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CARES Act in Historical Perspective

Eakinomics: CARES Act in Historical Perspective

I get it. It is Friday of another long week of quarantine. You’ve had it with the coronavirus and even more over talking about it. After a week of drama the Senate finally passed the Coronavirus Aid, Relief, and Economic Security Act (“CARES Act”) and you’re praying the House does so today without any drama. In short, please don’t talk about CARES in Eakinomics!


CARES is historic. We – especially we in the policy community – have become numbed by the enormous numbers that are the federal budget, deficit, size of the economy, and so forth. So, while there is an intellectual recognition that $2.2 trillion is a lot of money, it doesn’t exactly stir the soul.

So think about these (hat tip to AAF’s Gordon Gray). The CARES Act is 10 percent of gross domestic product (GDP). One bill, 10 cents of every dollar of U.S. income. The Treasury has a list of large tax bills, including the largest – the Revenue Act of 1942 – that  raised 5 percent of GDP. The CARES Act is twice as big. According to a St. Louis Federal Reserve Bank publication President Obama’s Recover Act was 5.7 percent of 2008 GDP. Again, CARES is twice as large.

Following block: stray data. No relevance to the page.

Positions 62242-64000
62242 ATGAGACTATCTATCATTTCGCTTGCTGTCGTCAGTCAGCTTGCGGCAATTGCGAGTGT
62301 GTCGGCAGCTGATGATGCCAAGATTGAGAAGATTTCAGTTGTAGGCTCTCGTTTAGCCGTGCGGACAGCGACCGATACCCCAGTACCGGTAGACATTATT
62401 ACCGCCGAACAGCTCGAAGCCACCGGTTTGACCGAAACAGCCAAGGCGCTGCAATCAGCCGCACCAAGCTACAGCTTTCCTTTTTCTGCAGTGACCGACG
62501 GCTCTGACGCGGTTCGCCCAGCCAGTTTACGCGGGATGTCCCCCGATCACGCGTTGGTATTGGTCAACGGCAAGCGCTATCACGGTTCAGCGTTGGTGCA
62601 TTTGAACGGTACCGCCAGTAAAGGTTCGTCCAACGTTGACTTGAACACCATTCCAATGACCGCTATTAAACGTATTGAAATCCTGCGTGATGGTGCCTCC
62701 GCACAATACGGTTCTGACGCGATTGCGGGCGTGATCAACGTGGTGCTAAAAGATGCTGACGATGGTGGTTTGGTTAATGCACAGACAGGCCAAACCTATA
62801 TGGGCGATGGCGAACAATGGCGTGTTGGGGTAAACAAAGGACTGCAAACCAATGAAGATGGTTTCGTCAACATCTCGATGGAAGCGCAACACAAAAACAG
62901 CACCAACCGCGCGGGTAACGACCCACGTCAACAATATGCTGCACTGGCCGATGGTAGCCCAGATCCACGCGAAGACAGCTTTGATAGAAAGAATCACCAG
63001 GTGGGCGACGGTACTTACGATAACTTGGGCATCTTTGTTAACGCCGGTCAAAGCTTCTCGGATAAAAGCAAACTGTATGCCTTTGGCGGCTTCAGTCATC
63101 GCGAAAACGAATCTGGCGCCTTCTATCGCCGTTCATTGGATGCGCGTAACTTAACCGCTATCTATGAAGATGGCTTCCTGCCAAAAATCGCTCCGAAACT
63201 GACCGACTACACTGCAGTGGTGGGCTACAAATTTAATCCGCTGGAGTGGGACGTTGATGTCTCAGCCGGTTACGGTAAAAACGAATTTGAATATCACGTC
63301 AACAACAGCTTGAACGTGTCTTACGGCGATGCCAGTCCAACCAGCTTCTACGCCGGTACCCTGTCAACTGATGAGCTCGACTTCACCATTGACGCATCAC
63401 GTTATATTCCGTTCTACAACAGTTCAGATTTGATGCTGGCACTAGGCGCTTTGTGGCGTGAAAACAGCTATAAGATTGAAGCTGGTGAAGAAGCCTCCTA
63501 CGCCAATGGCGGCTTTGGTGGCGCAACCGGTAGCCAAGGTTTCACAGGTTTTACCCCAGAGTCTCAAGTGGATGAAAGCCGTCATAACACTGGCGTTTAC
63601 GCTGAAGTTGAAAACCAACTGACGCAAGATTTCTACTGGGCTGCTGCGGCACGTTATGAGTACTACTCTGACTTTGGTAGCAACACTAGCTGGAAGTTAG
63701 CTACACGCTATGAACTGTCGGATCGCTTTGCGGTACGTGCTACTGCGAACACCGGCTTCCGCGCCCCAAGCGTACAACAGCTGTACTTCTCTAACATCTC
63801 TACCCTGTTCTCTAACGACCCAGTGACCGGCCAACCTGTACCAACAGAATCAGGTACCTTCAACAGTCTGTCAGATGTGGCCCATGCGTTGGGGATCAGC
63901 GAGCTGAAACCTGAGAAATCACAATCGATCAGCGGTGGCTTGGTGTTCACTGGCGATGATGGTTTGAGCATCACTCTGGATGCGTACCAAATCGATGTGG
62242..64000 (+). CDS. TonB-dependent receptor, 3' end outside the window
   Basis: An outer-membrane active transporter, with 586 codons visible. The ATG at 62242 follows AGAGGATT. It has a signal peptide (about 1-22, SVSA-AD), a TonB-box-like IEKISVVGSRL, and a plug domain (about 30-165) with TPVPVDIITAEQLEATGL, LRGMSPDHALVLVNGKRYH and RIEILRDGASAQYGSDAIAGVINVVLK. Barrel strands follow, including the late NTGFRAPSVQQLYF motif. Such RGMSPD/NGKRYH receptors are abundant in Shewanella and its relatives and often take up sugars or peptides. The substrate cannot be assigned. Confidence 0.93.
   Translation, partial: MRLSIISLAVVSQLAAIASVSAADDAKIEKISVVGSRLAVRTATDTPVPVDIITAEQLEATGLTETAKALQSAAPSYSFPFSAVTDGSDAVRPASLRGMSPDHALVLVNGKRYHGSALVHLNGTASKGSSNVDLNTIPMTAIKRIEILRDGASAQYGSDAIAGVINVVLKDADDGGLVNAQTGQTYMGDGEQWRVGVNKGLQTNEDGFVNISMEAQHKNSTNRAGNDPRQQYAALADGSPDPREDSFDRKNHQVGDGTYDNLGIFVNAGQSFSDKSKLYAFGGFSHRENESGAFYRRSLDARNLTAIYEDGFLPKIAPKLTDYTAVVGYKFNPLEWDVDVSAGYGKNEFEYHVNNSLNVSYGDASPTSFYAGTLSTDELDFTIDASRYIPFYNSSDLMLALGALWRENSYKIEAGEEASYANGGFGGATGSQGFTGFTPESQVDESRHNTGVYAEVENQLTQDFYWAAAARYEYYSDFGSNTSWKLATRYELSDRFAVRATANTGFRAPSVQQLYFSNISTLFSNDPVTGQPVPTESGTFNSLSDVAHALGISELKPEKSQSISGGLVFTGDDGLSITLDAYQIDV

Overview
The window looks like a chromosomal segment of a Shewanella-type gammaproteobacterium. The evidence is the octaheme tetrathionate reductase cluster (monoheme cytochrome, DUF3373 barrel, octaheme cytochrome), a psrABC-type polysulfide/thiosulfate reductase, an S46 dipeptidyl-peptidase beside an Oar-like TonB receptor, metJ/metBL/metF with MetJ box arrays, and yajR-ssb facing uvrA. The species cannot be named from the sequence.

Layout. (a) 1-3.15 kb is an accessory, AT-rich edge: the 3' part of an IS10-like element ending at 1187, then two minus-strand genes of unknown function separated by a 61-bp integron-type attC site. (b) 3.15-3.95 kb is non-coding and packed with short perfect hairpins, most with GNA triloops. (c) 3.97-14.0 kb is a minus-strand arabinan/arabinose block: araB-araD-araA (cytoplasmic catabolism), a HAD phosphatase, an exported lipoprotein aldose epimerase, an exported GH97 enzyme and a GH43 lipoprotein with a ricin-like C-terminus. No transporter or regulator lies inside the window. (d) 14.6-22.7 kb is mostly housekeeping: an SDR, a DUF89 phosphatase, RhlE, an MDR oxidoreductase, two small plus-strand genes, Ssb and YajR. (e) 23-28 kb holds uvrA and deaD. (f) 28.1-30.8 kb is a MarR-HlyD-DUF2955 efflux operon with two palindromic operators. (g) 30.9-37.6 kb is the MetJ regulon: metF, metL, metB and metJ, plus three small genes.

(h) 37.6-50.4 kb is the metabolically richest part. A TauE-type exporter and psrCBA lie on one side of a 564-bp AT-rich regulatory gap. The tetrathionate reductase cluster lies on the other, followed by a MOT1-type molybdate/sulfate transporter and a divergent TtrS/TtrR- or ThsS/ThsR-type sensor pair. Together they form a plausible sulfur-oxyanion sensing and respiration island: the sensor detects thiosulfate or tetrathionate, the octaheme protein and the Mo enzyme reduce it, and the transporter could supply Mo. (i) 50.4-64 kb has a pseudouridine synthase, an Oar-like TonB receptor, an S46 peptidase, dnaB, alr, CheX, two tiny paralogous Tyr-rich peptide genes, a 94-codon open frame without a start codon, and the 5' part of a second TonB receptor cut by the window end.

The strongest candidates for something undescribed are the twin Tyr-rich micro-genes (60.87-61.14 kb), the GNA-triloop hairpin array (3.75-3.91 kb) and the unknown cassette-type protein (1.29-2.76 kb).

But that is nothing. Again looking at the Treasury data, the Revenue Act of 1941, the Revenue Act of 1942, and the Revenue Act of 1943 combined raised 8.4 percent of GDP. The CARES Act is bigger than financing World War II (okay, slight exaggeration, but you get my point).

Of course, the Big Kahuna of all rescues was the New Deal, introduced to counter the Great Depression. The same St. Louis Fed publication indicates that the New Deal was a stunning 40 percent of 1929 GDP. But note that the spending occurred over 7 years, so only 5.7 percent per year.

Simply put, we are witnessing history.

If this has piqued your interest in CARES, find out everything you might want to know in AAF’s collection of COVID-19 papers and take a listen to my take in the latest edition of AAF’s podcast, The AAF Exchange.


Fact of the Day

Since January 1, the federal government has published $8.2 billion in total net costs and 16 million hours of net annual paperwork burden increases.

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